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Where to Get a Braulio Cocktail in San Diego

The Alps-inspired Italian amaro is hard to come by, but worth the effort


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Grant Grill's Piazza del Campo cocktail. | Photo: Kelly Davis

A couple weeks ago, I wrote about cocktails made with Cynar, the bittersweet Italian amaro of which I’m a huge fan. After the post was published, I got an email from Josh Carlos, San Diego’s brand rep for Campari America whose portfolio includes Cynar. We started chatting about Italian amari and he mentioned Braulio being his second favorite amaro, just behind Cynar.

Braulio?

I’m always looking for new and interesting spirits and liqueurs and I’d never heard of Braulio—let alone seen it featured in a cocktail. Turns out it’s got a pretty interesting backstory. Around for more than 140 years, created in the town of Bormio in the Italian Alps, it was acquired by the Campari Group in 2014. But, because each bottle is aged two years, it was initially difficult to come by. That’s been fixed—there’s now plenty of Braulio to go around; it’s just a matter of getting the word out to craft-cocktail bars and liquor stores. (In San Diego, check Mona Lisa market in Little Italy if you’d like to buy a bottle.)

Carlos describes Braulio’s flavor as “very palatable” and “somewhere between a vermouth and a bitter.” I think the bottle’s label—showing an idyllic alpine scene—pretty much captures it. It’s a little woodsy, a little sweet, a little minty, and a little herbal, with a caramel base.

There are only a handful of bars in San Diego where you can find Braulio (Prohibition, Bankers Hill, Kindred, and Cowboy Star among them). Two were kind enough to make up Braulio cocktails. If you’d like to play around with it at home, Carlos recommends serving it on ice with a generous lemon twist. Food and Wine recommends a Braulio Sour, made the traditional way with rye whiskey, Braulio, fresh lemon juice, simple syrup, an egg white, and a dash of Angostura.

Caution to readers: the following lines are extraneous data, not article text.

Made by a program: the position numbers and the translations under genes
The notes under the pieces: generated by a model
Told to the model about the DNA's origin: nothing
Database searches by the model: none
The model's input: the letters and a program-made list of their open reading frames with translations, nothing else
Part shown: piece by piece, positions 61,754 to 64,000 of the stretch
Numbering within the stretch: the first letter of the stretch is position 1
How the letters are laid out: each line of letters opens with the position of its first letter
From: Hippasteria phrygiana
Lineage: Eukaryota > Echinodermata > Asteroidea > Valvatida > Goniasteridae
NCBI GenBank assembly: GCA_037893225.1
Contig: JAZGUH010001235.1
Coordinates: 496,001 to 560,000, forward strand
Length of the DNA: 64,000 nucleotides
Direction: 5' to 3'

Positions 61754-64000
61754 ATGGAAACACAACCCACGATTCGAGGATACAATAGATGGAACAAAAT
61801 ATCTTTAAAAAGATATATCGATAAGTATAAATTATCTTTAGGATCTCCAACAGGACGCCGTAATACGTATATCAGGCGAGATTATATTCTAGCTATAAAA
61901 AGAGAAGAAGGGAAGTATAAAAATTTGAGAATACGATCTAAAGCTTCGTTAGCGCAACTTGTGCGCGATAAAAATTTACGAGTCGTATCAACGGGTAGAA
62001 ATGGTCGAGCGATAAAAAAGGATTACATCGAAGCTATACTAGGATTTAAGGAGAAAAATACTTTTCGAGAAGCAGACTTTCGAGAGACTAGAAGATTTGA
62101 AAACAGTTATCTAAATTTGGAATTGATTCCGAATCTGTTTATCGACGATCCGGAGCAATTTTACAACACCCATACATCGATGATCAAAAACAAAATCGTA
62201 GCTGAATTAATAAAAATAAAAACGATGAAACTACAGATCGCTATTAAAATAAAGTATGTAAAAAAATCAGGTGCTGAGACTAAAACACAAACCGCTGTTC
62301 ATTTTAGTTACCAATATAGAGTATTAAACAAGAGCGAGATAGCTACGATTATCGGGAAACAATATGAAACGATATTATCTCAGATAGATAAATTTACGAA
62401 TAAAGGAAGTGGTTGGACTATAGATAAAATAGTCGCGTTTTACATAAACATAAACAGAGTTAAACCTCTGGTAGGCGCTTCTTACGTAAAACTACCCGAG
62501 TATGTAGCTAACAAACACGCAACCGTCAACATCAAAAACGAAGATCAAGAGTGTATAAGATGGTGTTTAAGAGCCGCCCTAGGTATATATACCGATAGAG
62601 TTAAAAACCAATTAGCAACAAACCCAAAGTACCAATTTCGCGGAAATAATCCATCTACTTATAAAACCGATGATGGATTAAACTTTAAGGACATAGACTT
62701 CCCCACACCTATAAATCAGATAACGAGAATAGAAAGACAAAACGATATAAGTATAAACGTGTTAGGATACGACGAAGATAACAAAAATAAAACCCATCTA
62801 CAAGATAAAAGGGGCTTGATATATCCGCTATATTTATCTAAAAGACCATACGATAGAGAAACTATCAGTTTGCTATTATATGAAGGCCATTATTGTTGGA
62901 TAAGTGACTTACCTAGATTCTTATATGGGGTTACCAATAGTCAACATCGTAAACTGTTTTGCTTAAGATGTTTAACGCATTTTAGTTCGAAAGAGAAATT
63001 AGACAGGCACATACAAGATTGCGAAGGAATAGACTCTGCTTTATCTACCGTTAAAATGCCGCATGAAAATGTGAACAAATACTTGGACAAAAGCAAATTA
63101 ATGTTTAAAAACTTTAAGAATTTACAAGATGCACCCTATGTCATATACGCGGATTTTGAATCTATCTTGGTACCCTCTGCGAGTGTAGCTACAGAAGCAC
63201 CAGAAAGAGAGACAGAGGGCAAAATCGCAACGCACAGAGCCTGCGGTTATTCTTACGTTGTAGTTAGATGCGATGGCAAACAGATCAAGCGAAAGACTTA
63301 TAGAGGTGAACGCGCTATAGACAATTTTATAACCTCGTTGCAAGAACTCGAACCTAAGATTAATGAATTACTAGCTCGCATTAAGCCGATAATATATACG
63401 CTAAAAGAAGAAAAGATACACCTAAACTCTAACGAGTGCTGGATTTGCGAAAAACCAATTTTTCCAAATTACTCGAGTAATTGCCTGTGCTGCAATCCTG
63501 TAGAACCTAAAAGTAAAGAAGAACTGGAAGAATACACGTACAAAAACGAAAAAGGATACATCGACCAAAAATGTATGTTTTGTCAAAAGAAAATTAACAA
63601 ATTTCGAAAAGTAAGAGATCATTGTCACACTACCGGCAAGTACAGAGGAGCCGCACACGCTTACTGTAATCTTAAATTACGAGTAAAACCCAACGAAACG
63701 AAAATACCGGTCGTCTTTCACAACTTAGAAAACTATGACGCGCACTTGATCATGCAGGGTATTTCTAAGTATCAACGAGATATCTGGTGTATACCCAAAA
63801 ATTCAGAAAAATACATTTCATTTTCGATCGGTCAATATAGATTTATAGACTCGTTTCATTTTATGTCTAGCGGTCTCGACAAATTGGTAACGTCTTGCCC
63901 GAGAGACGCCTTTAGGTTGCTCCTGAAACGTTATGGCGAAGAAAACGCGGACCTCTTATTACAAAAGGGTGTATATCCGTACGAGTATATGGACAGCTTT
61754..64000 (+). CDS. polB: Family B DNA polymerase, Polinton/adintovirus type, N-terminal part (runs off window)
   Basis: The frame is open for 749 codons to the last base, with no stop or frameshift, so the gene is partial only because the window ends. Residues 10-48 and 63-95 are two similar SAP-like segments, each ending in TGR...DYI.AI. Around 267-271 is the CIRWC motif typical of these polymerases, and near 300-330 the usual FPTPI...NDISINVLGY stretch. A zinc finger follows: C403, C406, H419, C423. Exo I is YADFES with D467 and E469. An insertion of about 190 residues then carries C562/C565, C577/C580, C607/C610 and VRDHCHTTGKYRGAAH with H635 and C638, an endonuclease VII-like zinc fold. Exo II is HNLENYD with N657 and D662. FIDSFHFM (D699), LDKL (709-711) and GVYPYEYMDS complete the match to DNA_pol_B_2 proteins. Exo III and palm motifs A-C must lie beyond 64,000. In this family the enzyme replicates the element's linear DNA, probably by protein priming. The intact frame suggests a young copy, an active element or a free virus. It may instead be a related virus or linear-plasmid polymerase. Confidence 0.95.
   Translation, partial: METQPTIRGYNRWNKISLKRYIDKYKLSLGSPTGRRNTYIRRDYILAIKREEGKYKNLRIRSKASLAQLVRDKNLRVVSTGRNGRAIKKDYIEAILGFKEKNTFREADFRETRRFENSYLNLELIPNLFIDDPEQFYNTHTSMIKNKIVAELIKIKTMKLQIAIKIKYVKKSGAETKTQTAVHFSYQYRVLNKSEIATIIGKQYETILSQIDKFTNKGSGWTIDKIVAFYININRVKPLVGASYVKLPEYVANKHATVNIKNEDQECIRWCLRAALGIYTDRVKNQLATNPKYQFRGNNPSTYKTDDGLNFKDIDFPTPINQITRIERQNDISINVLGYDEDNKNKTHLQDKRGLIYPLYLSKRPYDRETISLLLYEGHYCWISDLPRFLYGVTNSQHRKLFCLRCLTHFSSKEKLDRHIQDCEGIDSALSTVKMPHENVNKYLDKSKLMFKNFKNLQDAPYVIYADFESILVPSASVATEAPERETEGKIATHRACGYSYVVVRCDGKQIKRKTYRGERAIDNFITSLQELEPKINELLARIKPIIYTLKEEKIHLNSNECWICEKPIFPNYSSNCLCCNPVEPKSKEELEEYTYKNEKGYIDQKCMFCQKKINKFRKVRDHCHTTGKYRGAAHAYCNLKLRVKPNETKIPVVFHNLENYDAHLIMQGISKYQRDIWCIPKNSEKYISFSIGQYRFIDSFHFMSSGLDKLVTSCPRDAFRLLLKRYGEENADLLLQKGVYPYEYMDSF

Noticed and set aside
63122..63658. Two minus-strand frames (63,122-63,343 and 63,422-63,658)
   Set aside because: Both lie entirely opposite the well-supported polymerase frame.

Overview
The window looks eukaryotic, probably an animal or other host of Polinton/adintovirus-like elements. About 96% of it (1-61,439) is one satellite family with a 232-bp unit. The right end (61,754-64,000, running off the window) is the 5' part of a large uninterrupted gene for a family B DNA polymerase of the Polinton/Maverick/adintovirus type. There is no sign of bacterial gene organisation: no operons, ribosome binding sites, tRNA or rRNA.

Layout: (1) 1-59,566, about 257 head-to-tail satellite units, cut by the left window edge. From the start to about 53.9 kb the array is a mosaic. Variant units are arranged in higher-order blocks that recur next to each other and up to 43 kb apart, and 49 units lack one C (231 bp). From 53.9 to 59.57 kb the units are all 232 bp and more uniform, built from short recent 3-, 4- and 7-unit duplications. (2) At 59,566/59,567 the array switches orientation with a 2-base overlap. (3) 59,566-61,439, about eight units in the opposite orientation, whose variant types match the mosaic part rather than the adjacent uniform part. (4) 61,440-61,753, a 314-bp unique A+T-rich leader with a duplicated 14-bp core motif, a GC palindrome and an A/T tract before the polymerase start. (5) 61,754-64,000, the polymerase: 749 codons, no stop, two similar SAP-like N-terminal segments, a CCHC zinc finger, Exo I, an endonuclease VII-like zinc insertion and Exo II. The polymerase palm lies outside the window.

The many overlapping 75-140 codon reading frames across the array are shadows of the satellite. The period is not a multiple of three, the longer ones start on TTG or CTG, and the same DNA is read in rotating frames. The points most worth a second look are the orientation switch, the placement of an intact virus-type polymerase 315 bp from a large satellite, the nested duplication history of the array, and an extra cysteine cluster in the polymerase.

Or, try Cesar Sandoval’s Saluti cocktail. Sandoval, a bartender at La Jolla’s Catania, pulled in the slightly sweeter Amaro Montenegro and a couple dashes of lemon bitters for this well-balanced, spirit-forward cocktail.

The Saluti Cocktail | Photo: May Chu

Saluti

1.5 oz. Braulio
.5 oz Rittenhouse Rye
.25 oz Amaro Montenegro
2 dashes lemon bitters
1 dash Angostura bitters

Serve in a rocks glass with a large cube of ice and garnish with a mint leaf.

“Braulio being such a beautiful and complex amaro, I wanted it to be the star of the show,” Sandoval says. “The 100-proof Rittenhouse gives it some nice spicy notes and cuts the natural viscosity of Braulio. A small amount of Montenegro helps as the sweet component of the drink, the lemon bitters adds acidity to the cocktail, and Angostura is what binds all of these ingredients together like nice happy family.”

Over at Grant Grill, Chef de Bar Cory Alberto created a Braulio cocktail called the Piazza del Campo. It’s made with some bold ingredients—Bertagnolli Grappa di Amarone, Talisker 10-year Scotch, Dolin Rouge sweet vermouth, Barolo Chinato, and Braulio—but you can taste how each component of the cocktail works to create the whole. And Alberto serves it beautifully.

The Piazza del Campo is one of five cocktails featured as part of Grant Grill’s new Vieux Carre bar cart program. The elegant, roving cocktail cart will be in the U.S. Grant Hotel’s lobby Thursday through Saturday nights and features five cocktails named after historic city centers, plus a sixth “omakase” option. They’ll run you $17 to $21, but are made with top-shelf ingredients and you get the added bonus of being able to chat up your bartender as he makes the cocktail right in front of you.

And, at The Lion’s Share, Jason O’Bryan came up with a Braulio twist on a Paper Plane. Called “Fly Like Paper,” it’s made with 1 ounce each of bourbon, Aperol, Braulio, and lemon, garnished with a generous grapefruit twist.

“I wanted to pair the lovely pine quality of the Braulio with grapefruit flavors,” he says. “This little Paper Plane variation’s got the textured bitterness of grapefruit with those tingly alpine notes from the Braulio.”


Got ideas for a future post? Write 2kellydavis@gmail.com.

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